Theory of Mind, specialized capacity or emergent property?

E.H.M. Sterck, S. Begeer

Research output: Contribution to JournalArticleAcademicpeer-review


Theory of Mind (ToM), the cognitive capacity to attribute emotions, intentions and knowledge to oneself and others, has been claimed a hallmark of human cognition. Nonetheless, ToM is considered limited in young children and people with autism. Moreover, its presence in animals is much investigated, and hotly debated. For cross-disciplinary discussions and real insight in this unique capacity it is essential to know what constitutes ToM. We aim to tackle this question by combining insights from three different scientific fields that study ToM: animal behaviour, typical child development and developmental disorders such as autism and AD/HD. In this introductory paper, we will first discuss different theoretical views of ToM: that it can be considered a specialized capacity or an emergent property. Essential features of these views will be deduced and predictions will be derived. Subsequently, we review how ToM is studied in the three discussed fields and how this relates to these theoretical views. After that we will review the contributions to this special issue and discuss how they relate to the different predictions. Last, we will combine the evidence and propose our view on what constitutes ToM. The data are more consistent with the view that ToM is an emergent capacity. The employment of ToM appears to depend on the functioning of its constituting capacities, represented mental states and context factors. A focus on the ingredients that contribute to and allow the expression and employment of ToM will enable us to start understanding when and how individuals, whether human or nonhuman, deal with the minds of others. © 2010 Psychology Press.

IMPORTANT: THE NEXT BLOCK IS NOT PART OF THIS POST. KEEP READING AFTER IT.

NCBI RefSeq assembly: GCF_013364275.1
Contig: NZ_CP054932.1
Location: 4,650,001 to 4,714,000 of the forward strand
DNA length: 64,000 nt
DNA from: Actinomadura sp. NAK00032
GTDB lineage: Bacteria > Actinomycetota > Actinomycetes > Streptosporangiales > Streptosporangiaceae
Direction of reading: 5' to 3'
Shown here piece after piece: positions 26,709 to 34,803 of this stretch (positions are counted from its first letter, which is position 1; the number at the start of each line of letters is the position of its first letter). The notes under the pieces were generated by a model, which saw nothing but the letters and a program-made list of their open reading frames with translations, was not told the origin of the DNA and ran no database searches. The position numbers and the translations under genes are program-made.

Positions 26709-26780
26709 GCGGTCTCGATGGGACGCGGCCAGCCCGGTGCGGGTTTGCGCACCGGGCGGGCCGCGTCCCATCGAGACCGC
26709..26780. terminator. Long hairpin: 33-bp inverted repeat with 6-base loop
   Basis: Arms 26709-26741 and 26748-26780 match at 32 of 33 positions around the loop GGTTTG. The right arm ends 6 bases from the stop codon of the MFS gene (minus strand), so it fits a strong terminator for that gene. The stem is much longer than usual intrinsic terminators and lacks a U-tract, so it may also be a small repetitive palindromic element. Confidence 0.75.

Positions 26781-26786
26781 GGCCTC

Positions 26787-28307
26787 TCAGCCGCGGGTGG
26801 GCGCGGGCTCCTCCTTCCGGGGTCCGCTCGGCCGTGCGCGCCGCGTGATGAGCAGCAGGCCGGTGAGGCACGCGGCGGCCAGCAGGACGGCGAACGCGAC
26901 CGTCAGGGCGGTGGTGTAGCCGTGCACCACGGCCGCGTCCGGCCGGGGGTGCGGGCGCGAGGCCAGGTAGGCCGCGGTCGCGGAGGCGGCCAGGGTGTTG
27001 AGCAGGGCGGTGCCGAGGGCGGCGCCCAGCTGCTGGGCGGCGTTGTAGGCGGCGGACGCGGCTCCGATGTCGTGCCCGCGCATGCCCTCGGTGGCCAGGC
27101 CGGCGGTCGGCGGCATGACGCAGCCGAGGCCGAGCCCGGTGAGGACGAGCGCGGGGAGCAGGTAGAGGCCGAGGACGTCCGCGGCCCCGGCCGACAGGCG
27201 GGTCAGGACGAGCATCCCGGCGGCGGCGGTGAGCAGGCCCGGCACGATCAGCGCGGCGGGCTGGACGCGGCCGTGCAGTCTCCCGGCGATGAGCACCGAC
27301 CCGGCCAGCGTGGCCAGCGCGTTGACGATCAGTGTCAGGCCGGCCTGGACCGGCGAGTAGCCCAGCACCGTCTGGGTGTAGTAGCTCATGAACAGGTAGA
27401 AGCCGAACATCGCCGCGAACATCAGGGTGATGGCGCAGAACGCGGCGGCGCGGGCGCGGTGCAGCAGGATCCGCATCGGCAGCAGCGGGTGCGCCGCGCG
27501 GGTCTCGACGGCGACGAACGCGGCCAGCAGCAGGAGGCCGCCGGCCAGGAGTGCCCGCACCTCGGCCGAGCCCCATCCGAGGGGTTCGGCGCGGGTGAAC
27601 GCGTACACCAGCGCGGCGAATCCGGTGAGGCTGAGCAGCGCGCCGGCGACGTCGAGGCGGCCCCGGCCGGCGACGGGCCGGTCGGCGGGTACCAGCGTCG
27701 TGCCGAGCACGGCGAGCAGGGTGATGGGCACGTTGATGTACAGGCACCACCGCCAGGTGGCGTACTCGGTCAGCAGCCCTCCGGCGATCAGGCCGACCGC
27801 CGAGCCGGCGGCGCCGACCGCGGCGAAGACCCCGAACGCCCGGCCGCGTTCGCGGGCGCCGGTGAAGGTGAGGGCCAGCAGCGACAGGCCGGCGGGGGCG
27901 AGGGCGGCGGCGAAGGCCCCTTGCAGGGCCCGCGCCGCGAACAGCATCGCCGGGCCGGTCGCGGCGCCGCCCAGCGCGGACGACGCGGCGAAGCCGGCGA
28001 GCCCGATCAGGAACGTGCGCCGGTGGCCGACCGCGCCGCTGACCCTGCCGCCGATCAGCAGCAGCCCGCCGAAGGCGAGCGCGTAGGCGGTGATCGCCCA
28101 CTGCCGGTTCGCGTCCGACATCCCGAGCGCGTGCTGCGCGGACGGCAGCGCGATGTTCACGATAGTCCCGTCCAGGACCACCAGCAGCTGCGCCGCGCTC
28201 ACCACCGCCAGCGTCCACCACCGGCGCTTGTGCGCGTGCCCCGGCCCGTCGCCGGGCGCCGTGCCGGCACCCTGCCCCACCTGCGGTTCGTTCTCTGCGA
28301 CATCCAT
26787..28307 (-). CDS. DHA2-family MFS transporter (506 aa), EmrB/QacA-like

Original languageEnglish
Pages (from-to)1-16
Number of pages16
JournalEuropean Journal of Developmental Psychology
Publication statusPublished - 2010


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